Tuesday, December 27, 2005

Day 88: The Frighteners

Another gift, and in this case, I hadn't expected to dip into this particular movie until well after this blog had run its course. I've already ruminated on Peter Jackson as a director of well-written genre pieces in my King Kong post and, so, it's a bit abhorrent to me to revist this same man's work so soon afterwards. Particularly since I've seen The Frighteners a couple of times already, though it's probably been at least eight years since I've seen the film. Unfortunately, I've gotten a bit sick and needed a day of much rest and relaxation to recuperate. The only other option was another Val Lewton piece and that's even more abhorrent to me.

As it is, I'm glad I watched this film. When I first saw The Frighteners in its theatrical run, I was already aware of Peter Jackson having watched Dead Alive (its true title is Braindead, but I can't think of it by that name) zillions of times. When I left The Frighteners I liked the movie well enough, though I felt the comraderie between the ghosts that helped out Michael J. Fox was a bit labored and underdeveloped and some of the plot machinations strained credibility. I revisted it when it came out on video and found that the film was full of riches on a second viewing, with wonderful connections between side characters that I missed on my first viewing. This began to clue me in on the sound structures Jackson and Fran Walsh build into their scripts, though it would be some time before I had that final a-ha! moment when I was able to articulate this aspect of these films.

Years later, I began to hear about a longer cut of the film (and the accompanying behind the scenes documentaries) available on laserdisc and I was curious to see it. This is what I watched today and it is a remarkably better film than the theatrical cut, with little snippets of character development that improved the viewing experience enormously. From what I could tell, most of the added material involved the ghost friends of Michael J. Fox and the establishment of the "rules" of ghostiness the film deals with. These developments turn the film from a pretty-good genre movie with some effective creepy moments and a show-stealing turn by Jeffery Combs, into an intrincately wound automated toy of a film, with surprising deviations and delightful contrivances. Of course, this may also be a result of having seen the film before, but it seemed that with one or two exceptions, the added material made everything in the film much more believable, understandable, and enjoyable.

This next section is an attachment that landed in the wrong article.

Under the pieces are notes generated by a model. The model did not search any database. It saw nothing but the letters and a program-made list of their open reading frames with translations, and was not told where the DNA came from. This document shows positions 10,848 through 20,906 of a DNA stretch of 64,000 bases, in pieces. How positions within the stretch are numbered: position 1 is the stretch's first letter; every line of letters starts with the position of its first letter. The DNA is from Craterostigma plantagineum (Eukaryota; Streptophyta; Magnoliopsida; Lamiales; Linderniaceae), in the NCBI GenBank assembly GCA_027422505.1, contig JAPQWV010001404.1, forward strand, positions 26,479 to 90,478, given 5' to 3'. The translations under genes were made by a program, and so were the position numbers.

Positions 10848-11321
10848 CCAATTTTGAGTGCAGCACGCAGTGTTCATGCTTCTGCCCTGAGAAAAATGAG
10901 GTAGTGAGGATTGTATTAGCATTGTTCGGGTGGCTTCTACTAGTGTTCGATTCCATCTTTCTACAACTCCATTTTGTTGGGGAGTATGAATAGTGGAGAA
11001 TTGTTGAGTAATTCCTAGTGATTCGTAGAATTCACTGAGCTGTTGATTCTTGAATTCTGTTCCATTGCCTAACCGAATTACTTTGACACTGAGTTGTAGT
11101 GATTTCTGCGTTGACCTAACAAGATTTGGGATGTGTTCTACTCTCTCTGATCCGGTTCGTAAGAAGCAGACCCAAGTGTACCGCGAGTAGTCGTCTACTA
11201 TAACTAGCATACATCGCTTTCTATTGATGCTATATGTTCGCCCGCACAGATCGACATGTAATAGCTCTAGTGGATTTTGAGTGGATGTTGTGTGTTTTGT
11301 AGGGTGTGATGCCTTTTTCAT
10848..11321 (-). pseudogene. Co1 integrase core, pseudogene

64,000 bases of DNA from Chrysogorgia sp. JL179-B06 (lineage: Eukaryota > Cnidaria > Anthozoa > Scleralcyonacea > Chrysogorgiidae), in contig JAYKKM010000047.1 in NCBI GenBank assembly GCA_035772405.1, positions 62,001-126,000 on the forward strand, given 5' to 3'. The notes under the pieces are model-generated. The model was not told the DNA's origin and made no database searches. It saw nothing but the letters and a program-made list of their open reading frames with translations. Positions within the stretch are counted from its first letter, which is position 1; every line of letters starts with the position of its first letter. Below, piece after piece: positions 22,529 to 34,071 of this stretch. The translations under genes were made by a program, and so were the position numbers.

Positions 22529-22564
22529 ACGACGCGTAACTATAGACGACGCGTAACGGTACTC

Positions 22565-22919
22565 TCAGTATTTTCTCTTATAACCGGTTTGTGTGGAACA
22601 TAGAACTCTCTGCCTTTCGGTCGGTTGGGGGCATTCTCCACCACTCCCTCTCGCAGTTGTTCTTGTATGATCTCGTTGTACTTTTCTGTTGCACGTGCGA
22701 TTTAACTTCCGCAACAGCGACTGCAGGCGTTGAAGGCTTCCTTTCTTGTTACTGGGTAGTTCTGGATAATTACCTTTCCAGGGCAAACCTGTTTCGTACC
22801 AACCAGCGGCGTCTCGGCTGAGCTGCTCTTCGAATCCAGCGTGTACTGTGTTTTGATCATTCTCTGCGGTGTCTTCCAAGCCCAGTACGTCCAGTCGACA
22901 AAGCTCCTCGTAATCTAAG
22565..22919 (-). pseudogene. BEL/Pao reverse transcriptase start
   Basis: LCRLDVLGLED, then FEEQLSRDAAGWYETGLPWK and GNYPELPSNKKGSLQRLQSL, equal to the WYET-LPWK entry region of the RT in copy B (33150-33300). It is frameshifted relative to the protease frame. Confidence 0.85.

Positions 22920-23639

It remains a loud, shrill, and hyperactive experience. And the plot's convolutions are a bit too much. And I really, really wish that there could have been something in the script to justify the presence of the FBI agent in the climax or that the heaven at the end of the movie wasn't such a cheap plot device (though it's still fucking earned) or that the movie could have sorted out whether son of Busey was a mythical creature or a literalistic boogedy boo back from the grave, particularly since the "soul-collector" character is totally scary and it's a bit of a let-down to see it unmasked as a serial killer. But it is so god-damned delightful when Michael J. Fox uses the afterlife mythology of the movie in order to defeat the villains, and Jeffery Combs's deranged FBI agent goes so far off the deep end, and the movie's so internally consistent while it constantly threatens to jump off the tracks, that I was overdelighted while watching it. I haven't felt the joy found in cinematic exuberance in some time, but I remember it now. It's here in The Frighteners, a messy, rough masterpiece of genre fusion.


Ted said...


I'm gonna hate when you stop publishing this.

David Wester said...

Thank you! I'm wondering if I'll be able to cold turkey. My girlfriend sure thinks so.

upcoming movies said...

I will give this movie 8 rating out of 10. It is surprising movie that you people enjoyed. The story is constantly movie by making movie more and more interesting..